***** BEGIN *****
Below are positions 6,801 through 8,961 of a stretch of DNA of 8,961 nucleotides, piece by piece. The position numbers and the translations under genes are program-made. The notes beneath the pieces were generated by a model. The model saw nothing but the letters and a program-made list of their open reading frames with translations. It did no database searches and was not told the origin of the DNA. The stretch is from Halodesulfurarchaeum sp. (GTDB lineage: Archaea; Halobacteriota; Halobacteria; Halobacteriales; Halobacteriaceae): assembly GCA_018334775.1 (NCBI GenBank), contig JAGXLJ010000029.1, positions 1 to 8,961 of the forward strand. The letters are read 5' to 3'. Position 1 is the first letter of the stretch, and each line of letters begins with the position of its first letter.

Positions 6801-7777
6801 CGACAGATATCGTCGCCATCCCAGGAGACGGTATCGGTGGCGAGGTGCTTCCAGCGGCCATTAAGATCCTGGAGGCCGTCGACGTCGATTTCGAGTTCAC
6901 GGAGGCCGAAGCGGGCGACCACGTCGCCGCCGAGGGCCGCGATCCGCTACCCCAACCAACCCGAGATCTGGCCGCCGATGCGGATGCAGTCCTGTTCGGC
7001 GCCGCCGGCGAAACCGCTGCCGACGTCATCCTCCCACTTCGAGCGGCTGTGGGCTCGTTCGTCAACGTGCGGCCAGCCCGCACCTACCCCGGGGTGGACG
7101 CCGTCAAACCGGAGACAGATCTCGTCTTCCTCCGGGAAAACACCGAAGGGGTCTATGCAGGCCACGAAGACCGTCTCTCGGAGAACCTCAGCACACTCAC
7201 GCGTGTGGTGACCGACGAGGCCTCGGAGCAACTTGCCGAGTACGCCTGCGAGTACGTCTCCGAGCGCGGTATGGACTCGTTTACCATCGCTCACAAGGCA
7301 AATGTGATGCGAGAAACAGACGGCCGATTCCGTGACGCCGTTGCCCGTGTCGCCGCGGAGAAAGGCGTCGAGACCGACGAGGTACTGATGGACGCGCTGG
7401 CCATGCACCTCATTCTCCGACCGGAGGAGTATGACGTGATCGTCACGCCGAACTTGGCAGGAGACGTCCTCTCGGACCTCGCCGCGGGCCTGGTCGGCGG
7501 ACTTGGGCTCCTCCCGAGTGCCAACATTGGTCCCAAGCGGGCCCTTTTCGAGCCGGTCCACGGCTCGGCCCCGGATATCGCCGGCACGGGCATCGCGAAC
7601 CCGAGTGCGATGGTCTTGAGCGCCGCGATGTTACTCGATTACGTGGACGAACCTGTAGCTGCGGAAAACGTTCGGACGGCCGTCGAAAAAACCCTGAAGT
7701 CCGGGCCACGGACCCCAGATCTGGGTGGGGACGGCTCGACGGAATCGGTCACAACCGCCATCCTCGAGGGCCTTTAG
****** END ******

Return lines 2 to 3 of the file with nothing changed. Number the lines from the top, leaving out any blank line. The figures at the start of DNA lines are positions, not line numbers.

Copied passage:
Positions 6801-7777
6801 CGACAGATATCGTCGCCATCCCAGGAGACGGTATCGGTGGCGAGGTGCTTCCAGCGGCCATTAAGATCCTGGAGGCCGTCGACGTCGATTTCGAGTTCAC